Posts Tagged ‘Byfield’

When I wandered into the Alcheringa Gallery in Victoria on a day off, I really wasn’t planning to buy another piece of art. My official excuse was to see the gallery’s “More Than Meets the Eye” show, which included a recent piece by John Wilson, and a twenty-five year old piece by Ron Telek. But when I saw an artist’s proof of Wayne Young’s “Wolf Clan,” a purchase was more or less inevitable.

For one thing, Wayne Young is an artist on my short list. Having learned his craft under Dempsey Bob and his uncles Robert and Norman Tait, like his cousin Ron Telek, Young displays in his work all the characteristics you would expect – imagination, a strong sense of line, and careful attention to finishing – while still managing to display a distinctive style of his own. One of his prints at the Alcheringa Gallery was one of the few renditions of Dogfish Woman that didn’t descend from Charles Edenshaw’s sketch via Bill Reid. Another print that I saw at the same time showed Raven and the First People without being dependent on Bill Reid’s monumental work; in fact, unless I miss my guess, it shows a mussel or a chiton rather than a clam shell.

Just as importantly, something that always fascinates me about Northwest Coast art is how the design is rearranged and constrained by the surface it is on. A flat design can be wrapped around the handle of a ladle, for instance, or rearranged to fit into a round panel. The challenge to the eye is to pick out the details of the design and identify it while enjoying the intricacy.

In the case of “Wolf Clan,” the shape of the design is reminiscent of an argillite pipe. The compressed space contains three wolves, two full sized and one small one, perhaps a cub. Of the small one, only the head can be identified for sure, although perhaps its body and legs are to the right of it or to the left across the two central S-curves. Possibly, it is a killer whale, representing a clan related to the wolves. The wolves on the end show few clear signs of their bodies, with most of the space given to their heads and tails, and, on the left, a single paw.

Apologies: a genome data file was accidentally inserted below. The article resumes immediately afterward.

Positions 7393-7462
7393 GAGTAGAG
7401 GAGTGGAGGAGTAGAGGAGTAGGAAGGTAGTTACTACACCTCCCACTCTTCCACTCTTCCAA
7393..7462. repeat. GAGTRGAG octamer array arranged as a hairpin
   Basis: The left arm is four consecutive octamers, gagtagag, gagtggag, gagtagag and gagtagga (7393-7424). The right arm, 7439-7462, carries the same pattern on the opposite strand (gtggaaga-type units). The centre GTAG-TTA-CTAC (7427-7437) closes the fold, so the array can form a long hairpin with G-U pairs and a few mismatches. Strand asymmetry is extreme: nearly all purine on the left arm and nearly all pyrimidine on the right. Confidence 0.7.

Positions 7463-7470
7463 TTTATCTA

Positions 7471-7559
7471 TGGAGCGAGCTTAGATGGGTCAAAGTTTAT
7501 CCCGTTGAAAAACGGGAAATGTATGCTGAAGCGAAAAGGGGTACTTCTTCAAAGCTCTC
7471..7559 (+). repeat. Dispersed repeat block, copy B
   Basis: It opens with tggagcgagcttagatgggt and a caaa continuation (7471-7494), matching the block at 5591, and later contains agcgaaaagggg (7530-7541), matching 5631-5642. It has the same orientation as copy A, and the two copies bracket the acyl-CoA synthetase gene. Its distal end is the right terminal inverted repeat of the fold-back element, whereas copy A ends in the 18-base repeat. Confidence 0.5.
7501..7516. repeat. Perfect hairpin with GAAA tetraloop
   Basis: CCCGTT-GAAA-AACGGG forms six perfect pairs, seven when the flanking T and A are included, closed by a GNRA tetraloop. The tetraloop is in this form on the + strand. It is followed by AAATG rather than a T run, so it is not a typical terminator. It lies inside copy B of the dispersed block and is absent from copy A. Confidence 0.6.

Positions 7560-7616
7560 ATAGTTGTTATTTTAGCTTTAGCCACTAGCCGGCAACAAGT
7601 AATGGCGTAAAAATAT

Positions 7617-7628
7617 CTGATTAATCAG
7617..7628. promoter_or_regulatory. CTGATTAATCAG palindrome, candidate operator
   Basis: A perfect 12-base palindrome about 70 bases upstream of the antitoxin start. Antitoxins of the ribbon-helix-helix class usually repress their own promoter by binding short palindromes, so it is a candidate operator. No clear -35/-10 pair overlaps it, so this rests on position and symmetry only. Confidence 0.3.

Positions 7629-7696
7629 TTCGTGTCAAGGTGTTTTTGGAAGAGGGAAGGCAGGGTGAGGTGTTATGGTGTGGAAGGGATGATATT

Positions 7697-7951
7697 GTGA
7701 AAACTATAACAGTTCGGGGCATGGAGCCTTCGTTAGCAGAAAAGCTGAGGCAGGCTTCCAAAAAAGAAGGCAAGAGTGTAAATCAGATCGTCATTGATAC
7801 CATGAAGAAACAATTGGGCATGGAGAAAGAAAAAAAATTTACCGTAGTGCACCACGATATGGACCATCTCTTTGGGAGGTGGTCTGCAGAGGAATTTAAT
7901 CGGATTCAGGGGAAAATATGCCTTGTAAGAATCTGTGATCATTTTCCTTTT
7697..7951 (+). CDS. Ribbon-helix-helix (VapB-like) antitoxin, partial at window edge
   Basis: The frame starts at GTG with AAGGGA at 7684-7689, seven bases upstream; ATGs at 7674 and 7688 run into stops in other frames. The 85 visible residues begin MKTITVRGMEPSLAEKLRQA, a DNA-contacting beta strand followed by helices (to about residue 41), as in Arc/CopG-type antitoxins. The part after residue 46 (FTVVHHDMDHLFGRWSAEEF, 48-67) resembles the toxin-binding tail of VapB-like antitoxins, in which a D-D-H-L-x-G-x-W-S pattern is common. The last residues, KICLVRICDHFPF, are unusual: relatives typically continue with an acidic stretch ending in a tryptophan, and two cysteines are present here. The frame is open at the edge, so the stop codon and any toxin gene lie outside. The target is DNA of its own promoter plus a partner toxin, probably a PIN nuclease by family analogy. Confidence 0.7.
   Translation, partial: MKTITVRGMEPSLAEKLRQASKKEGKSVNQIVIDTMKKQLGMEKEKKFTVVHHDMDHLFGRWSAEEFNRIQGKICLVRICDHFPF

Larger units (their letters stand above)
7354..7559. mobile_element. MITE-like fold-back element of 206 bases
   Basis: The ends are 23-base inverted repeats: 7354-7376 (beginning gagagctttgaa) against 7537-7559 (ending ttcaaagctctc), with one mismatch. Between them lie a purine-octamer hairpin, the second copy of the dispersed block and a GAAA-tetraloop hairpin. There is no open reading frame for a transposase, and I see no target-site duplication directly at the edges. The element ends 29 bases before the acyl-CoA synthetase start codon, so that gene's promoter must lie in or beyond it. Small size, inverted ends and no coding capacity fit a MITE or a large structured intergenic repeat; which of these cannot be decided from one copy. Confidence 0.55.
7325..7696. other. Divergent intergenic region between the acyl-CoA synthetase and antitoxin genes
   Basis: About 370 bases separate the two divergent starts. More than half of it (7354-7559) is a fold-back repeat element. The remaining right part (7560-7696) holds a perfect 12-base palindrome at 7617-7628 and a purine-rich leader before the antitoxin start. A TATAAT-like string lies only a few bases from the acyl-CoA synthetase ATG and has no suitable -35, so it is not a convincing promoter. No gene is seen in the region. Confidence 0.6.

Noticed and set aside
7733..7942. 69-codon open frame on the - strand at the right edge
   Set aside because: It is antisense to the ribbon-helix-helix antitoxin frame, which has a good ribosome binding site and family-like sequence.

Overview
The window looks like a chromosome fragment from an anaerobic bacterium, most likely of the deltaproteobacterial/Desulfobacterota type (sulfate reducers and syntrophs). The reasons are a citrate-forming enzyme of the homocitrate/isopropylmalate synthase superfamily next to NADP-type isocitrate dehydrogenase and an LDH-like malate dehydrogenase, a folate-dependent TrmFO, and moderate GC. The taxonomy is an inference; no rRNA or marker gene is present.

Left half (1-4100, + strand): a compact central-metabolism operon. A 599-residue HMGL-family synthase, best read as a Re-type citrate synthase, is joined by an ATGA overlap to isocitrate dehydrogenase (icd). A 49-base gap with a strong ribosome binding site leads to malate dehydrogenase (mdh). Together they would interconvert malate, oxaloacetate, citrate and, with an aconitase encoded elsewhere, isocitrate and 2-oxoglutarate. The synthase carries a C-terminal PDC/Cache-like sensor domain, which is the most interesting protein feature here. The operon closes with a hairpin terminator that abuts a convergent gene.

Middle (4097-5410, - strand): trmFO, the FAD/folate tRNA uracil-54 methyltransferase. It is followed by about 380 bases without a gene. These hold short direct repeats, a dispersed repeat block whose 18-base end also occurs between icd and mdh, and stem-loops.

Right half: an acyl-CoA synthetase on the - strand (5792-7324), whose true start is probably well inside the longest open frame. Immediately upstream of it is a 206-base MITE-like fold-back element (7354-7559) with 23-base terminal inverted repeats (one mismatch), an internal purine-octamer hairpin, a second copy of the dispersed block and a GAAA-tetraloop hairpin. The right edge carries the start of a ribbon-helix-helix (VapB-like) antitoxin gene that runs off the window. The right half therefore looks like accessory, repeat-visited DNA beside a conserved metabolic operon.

What is mildly unusual for Northwest Coast art is that it is asymmetrical, with all three heads both facing the same way, and the right side of the share by two of the heads. The two S-shaped areas in the middle – at least one of which is a tail, and possibly both – also create the optical illusion that one side is shorter than the other. However, which one seems shorter depends on which S-shaped area you focus on, and measurement proves that the two halves are about the same length.

Notice, too, the variation of repeated elements, such as the eyes and pupils of the heads, and the secondary elements that surround the head and eye. Even the teeth vary, with the wolf on the left sporting an incisor and the one on the right none. The small head, by contrast, actually seems to have incisors that curl up In much the same way, the stripes on the tail vary as well. Since contemporary design is asymmetrical, the overall impression is of a modern sensibility, even though all the elements, taken one at a time, are traditional.

Even more unusual is the extraordinary variation in the thickness of the formline, ranging from the thick lines of the wolf snouts and heads to the pen-thickness of the outline of the tail in the middle, and the extreme tapering of some of the secondary elements where they join another line. This variation gives “Wolf Clan” a certain angularity, despite the roundness and the sweeping curves throughout the design. The variety also makes a sense of constrained motion in the design, moving the eye along one line until it catches the next one.

“Wolf Clan” is a small piece but it shows all the strengths of Wayne Young’s work. I have noticed recently that we have a disproportionate amount of Nisga’a works among our purchases, probably because of the bold simplicity that features in that nation’s traditional designs. To that tradition, “Wolf Clan” adds an intricacy that I’m sure will intrigue me for years to come.


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Hospitals are not my favorite places at the best of times. They are such concentrations of pain, stress and raw emotion that I barely need twenty minutes before I start feeling emotionally overloaded in them. But, after last week, I have reason to like them even less.

Thanks to the overcrowding that has become the norm, Trish had to share a semi-private ward with a man having psychotic episodes. This circumstance is not (I say with understatement) recommended for someone who has just had major surgery.

At first, he seemed normal enough. Possibly, I thought on my visits, he was a little simple, not being able to distinguish his current hospital stay with past ones or give his doctors and nurses much information about himself, but I could hardly blame him for that. Even when he insisted on giving a half-incoherent, half-rambling reply to every comment made in the room, I dismissed his behavior as annoying but harmless.

Then, last Friday night, he went off like a bomb, trying to tear out his IV and catheter and other connections and struggling to get out of bed (which, fortunately, he was unable to manage). At first, he seemed to think he was in a war movie – and, before long, the movie became real. He seemed to believe that the Chinese had landed troops in British Columbia, and that he was on a boat that was shelling their positions. A little later, after nurses and security swarmed around him and tied him to his gurney, he seemed to believe that he was in a town called Dawson, where he had been taken prisoner and was being tortured for information.